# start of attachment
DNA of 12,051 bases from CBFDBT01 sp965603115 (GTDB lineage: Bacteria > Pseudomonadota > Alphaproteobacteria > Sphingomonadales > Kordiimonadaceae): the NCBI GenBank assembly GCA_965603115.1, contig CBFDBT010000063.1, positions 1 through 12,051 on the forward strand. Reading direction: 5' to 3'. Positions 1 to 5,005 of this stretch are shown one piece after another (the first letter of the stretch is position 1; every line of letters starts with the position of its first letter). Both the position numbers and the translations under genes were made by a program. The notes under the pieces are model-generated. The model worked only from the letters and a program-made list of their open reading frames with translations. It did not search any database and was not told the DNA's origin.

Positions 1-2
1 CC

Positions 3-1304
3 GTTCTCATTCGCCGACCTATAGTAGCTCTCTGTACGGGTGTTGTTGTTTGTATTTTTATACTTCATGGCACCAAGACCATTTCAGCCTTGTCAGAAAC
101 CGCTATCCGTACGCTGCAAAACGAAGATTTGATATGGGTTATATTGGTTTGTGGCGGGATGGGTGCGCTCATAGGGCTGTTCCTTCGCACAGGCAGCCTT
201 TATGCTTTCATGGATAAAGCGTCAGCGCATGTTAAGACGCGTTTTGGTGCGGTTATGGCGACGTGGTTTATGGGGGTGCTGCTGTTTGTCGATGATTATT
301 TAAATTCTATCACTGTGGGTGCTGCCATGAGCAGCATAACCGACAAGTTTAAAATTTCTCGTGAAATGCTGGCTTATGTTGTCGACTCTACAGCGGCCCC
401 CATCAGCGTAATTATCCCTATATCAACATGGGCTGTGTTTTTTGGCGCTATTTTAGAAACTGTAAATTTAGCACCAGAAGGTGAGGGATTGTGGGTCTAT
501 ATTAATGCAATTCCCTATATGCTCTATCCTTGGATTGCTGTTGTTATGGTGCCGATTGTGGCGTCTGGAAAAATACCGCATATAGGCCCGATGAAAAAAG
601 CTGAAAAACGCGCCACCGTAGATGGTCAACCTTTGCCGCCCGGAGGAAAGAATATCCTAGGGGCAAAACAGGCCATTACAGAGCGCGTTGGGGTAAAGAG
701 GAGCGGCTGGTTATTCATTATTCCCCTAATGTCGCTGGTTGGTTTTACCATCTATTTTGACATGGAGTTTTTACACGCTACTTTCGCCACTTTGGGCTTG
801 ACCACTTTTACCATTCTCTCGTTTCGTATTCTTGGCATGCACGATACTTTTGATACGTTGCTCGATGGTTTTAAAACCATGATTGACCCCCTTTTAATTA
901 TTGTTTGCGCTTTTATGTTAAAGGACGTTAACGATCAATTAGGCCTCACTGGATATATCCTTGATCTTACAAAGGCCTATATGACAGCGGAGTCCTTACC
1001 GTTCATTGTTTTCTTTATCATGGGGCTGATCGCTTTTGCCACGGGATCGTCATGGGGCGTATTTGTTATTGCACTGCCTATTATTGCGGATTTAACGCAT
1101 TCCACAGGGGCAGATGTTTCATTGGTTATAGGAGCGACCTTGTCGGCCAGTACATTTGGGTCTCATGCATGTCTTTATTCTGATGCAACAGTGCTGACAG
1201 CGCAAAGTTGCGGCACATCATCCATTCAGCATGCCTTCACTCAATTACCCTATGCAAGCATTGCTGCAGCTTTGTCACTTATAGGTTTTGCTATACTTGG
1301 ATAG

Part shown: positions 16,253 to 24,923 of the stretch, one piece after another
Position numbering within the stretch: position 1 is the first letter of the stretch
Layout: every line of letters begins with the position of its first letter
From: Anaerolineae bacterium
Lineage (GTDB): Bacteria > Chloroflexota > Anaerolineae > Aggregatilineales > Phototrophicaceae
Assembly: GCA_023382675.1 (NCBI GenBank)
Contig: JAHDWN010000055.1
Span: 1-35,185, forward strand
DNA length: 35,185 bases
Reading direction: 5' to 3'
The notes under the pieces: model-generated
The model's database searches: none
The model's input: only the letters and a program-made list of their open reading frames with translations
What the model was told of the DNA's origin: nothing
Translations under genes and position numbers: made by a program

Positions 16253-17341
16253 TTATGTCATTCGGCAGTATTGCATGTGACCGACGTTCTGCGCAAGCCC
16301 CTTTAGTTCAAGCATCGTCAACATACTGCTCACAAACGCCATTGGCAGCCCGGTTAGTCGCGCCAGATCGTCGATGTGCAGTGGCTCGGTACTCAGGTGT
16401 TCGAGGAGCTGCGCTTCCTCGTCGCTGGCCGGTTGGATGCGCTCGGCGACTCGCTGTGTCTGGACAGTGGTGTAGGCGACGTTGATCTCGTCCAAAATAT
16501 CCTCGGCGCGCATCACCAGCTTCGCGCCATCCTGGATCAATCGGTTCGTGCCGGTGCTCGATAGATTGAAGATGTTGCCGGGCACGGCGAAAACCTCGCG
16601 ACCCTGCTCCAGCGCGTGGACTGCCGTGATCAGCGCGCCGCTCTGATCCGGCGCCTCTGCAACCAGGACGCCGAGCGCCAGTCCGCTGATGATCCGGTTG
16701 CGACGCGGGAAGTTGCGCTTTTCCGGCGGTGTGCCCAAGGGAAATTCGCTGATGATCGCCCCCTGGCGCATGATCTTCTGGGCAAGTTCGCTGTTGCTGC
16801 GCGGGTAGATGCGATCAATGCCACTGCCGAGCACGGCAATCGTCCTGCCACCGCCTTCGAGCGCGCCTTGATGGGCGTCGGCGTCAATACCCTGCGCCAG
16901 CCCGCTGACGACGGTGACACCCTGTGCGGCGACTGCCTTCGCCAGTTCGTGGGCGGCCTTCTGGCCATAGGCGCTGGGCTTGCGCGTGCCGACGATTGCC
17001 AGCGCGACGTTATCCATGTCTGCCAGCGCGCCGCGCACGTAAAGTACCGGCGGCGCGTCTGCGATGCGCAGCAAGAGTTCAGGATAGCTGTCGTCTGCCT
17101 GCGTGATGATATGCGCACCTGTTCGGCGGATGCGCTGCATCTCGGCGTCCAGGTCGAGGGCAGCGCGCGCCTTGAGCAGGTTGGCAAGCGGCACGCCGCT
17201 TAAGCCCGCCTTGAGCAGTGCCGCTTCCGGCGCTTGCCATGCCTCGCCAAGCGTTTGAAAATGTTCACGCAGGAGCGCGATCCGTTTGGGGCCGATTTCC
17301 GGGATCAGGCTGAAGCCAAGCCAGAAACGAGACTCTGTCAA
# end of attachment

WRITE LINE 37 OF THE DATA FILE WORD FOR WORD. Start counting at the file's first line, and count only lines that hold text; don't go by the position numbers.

16401 TCGAGGAGCTGCGCTTCCTCGTCGCTGGCCGGTTGGATGCGCTCGGCGACTCGCTGTGTCTGGACAGTGGTGTAGGCGACGTTGATCTCGTCCAAAATAT